Part 2 of a series. Part 1 here,
part 3 here.
After using the MFJ regenerative receiver for a week, I'm getting the experience I wanted. The nerdy bucket-list desire of building and understanding regen.
The regen control isn't just a 'booster'. Turning it changes the frequency of an internal oscillation, up to a point where it simply covers everything with a 16kc (or so) hiss. You can use the regen control to boost an AM signal, or you can use it to add a tone to CW or SSB. The regen setting constantly interacts with the main tuning, so you can't just leave it alone. Tuning is an active
Sudden realization: This partly
achieves another bucketlist item, one that I abandoned when frugality and reality took over. I had wanted to try driving a Model T, mainly to get the feel of the interaction of throttle and spark.
I already know how a manual choke feels; I've owned and driven many cars with manual chokes; but I've never driven a car without vacuum spark advance.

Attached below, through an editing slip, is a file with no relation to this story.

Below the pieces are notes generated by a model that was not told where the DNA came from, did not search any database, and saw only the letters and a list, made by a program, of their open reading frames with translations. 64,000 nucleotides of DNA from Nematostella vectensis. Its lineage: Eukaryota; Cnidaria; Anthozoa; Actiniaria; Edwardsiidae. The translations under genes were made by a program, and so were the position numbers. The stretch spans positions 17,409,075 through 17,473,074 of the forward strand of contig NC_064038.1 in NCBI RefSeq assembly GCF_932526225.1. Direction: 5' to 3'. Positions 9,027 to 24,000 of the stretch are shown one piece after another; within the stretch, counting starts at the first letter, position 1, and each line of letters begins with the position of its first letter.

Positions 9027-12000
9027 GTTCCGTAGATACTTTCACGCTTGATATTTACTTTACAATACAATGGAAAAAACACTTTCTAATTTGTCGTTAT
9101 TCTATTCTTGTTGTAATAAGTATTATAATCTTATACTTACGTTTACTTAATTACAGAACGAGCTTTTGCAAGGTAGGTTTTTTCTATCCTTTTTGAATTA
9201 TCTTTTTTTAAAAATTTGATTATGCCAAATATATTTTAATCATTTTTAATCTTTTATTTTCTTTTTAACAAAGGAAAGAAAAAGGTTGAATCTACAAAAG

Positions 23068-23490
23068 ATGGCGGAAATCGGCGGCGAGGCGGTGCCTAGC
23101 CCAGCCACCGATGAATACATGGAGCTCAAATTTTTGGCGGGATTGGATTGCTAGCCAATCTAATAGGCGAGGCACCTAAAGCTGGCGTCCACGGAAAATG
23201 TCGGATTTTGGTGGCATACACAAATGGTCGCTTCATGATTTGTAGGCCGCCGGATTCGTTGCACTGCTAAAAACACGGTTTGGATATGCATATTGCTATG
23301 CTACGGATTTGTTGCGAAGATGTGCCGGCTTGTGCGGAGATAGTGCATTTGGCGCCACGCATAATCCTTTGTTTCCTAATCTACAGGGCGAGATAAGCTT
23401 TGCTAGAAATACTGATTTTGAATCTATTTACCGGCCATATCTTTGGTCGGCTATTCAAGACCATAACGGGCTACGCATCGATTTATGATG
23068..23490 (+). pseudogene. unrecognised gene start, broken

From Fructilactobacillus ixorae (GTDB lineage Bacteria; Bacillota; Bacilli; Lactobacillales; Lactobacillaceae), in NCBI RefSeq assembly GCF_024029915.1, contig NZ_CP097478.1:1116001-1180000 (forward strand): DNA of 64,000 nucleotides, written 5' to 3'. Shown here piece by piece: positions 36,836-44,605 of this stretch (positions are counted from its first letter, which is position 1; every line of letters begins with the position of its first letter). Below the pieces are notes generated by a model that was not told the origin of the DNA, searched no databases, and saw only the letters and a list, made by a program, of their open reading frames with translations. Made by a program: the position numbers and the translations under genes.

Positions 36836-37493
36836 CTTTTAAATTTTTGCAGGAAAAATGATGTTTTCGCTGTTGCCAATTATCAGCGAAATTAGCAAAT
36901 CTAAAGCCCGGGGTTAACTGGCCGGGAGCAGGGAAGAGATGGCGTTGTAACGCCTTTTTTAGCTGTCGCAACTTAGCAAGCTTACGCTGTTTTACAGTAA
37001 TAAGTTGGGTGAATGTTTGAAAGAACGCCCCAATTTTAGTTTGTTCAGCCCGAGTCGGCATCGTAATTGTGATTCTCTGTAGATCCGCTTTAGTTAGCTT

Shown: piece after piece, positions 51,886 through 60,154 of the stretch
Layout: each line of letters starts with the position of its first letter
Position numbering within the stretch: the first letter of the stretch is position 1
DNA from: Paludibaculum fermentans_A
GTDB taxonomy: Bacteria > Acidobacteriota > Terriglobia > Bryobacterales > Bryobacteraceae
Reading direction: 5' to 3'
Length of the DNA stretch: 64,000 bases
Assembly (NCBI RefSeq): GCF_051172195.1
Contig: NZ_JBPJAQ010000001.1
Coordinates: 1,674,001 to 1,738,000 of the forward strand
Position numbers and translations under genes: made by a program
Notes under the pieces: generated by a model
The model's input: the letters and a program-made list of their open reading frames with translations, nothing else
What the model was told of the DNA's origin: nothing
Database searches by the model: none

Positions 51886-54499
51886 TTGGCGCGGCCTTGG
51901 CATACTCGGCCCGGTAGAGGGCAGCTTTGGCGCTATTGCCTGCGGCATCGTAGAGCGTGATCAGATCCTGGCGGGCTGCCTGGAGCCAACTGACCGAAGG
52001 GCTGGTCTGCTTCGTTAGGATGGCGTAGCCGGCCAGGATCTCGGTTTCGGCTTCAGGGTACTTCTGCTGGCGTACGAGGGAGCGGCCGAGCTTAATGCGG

It's a close parallel. From what I've read, the T's spark control is equally 'active'. You can't just set it and forget it. There is a prescribed default
for each click of the throttle lever, just as the regen has a default setting for each band. But you can get different types of performance, adapt to altitude or fuel quality, by twiddling the spark.
When regens were replaced by superhets, the 'activity' went away, which most listeners appreciated; but we also lost the ability to adjust intelligently for different types of signals.
When manual spark was replaced by vacuum and/or centrifugal advance, the 'activity' went away, which most drivers appreciated; but we also lost the ability to adjust intelligently for different situations.
Labels: coot-proofing, Danbo, defensible spaces, Make or break, new toy